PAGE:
A Global Association of Orthodox Jewish Believers in Messiah Yeshua
In this brief article, I want to touch on this inexhaustible subject of the Blood of our Savior, what makes it so precious and why it has a power as infinite as the One who shed it. I will also show some ELS (Equadistant-letter-sequences) on the blood as found in the Torah…
There are several Rabbis in the Messianic movement who have high levels of smichah, but they are scattered and isolated. I believe that we need to be uniting these leaders so that they can form a Beit Din to oversee the conversion process within a believing community, so that those who are seeking conversion out of proper motives can do it without denying their faith.
Messianic Jewish apologetics is not that difficult. Take any argument that a counter-missionary gives you and reduce it to an argument from the Torah, and you will win every time.
Many ask us if we believe Yeshua is G-d. We respond: G-d is not a man. We have no King, Savior or Redeemer than HaShem. Yeshua is the Messiah, and he is our King, Savior, and Redeemer. Outside of these three statements, we can not say anything more, for we would be saying something that G-d in his wisdom never thought to put explicitly in the scriptures.
The Aveinu, also known as The Lord’s Prayer, is the prayer of our rabbi, Messiah Yeshua ben Yoseph shel Netzaret. When his disciples asked him to teach them how to pray, they weren’t necessarily asking him to teach them the mechanics of prayer, more than asking what is his prayer at the conclusion of the Amidah / Shimonei Esrei (18 Benedictions).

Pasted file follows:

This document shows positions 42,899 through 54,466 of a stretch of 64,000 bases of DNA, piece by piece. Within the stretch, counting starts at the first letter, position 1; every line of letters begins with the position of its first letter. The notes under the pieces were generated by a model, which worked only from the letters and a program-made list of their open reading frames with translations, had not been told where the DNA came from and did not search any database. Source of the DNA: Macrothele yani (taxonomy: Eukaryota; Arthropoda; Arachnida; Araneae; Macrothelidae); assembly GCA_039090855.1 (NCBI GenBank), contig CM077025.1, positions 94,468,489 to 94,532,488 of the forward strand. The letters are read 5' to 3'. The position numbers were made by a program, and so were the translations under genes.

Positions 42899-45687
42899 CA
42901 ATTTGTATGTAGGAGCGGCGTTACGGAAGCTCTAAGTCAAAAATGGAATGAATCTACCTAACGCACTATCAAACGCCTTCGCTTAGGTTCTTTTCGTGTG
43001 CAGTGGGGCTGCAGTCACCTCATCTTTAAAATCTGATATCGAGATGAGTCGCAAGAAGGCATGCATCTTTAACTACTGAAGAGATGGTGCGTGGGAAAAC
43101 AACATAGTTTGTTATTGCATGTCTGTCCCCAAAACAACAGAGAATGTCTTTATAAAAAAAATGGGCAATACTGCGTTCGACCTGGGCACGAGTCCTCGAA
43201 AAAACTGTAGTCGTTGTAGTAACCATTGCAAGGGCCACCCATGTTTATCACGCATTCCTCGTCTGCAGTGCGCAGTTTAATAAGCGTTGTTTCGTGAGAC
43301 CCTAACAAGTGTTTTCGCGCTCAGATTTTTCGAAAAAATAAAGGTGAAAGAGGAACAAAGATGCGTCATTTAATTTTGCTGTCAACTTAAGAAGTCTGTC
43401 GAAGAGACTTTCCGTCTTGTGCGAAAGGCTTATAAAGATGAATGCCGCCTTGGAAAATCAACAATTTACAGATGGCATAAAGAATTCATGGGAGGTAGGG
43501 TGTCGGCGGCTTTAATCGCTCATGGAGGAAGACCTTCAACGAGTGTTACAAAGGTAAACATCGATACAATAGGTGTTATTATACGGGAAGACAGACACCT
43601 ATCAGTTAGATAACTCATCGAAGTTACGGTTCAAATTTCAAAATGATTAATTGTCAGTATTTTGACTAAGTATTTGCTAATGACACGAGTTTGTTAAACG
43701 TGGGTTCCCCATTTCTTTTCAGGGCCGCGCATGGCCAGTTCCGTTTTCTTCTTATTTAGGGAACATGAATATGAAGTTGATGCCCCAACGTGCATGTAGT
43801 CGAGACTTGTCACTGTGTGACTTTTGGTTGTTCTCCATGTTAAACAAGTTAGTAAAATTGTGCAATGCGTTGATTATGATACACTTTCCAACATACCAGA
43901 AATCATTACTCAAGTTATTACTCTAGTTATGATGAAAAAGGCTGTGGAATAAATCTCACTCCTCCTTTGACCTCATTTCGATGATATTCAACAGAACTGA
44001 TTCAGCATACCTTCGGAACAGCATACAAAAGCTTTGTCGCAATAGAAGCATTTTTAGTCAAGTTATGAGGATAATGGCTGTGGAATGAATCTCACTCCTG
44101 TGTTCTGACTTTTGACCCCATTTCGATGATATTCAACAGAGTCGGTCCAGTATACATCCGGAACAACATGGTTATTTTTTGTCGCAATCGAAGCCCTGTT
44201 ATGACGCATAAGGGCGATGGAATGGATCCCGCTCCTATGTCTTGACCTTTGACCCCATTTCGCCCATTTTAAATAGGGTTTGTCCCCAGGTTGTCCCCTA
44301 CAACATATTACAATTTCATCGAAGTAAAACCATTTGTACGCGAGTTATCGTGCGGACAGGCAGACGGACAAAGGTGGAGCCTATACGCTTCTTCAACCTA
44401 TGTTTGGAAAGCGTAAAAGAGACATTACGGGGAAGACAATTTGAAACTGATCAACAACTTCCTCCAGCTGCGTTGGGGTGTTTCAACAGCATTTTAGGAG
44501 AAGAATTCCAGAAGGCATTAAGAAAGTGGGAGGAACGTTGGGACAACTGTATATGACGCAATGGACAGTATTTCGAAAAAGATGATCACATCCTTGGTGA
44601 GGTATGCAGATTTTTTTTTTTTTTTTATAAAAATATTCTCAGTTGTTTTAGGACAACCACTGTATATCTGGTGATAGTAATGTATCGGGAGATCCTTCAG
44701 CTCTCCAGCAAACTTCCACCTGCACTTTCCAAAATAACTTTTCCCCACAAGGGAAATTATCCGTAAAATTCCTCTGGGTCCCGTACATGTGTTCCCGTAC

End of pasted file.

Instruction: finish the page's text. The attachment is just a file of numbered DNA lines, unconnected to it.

We are to limit our understanding about the Messiah and what he taught, to the boundaries of HaDavar – the Word that HaShem commanded (mitzvah), that is, the Tablets, the Torah, and the Mitzvah. Anything else in addition, or subtraction of that, and thus of the Messiah, is according to Hashem equatable to those who engaged in fornication in the incident of Baal Peor.
Posted in FAQs | Comments Off on Why Must All Teaching Be Tested By Torah?
Understanding Yeshua cursing the fig tree requires one to read about Adam and Eve and the fig leaves they covered themselves with, and to understand how the Jewish idiom of “studying under the fig tree” means to study about the Messiah. To study about the Messiah and not obey him, is the reason the Messiah cursed the fruitless, leaf-only fig tree – even though it was out of season.
What are the heavy burdens that Yeshua says the Pharisees were tying up and placing on men’s shoulders? What is a yoke and burden according to Torah? It’s not about keeping Torah, or tradition. The burden that is too heavy to bear, according to Torah, is the responsibility of learning, knowing, and deciding halacha for yourself and others – alone, without help.
If one realizes that prophecy is simply the speaking of G-d to man through men, then it’s not the Law that ceases, but rather G-d’s prophecy, and specifically only that which John prophesied concerning the Kingdom of G-d – the Messiah. In short, the need for prophecy concerning who the Messiah is what ceases because the Messiah (the Kingdom of G-d) has now come.
Posted in Commentaries | Comments Off on Understanding Luke 16:16-17 (The Law Until John)
The Messiah is the one from “among our brothers,” a phrase that is found in the Torah almost as if the Torah itself is telling us a story of who it is.
Posted in Apologetics | Comments Off on The Messiah is “From Among Your Brothers”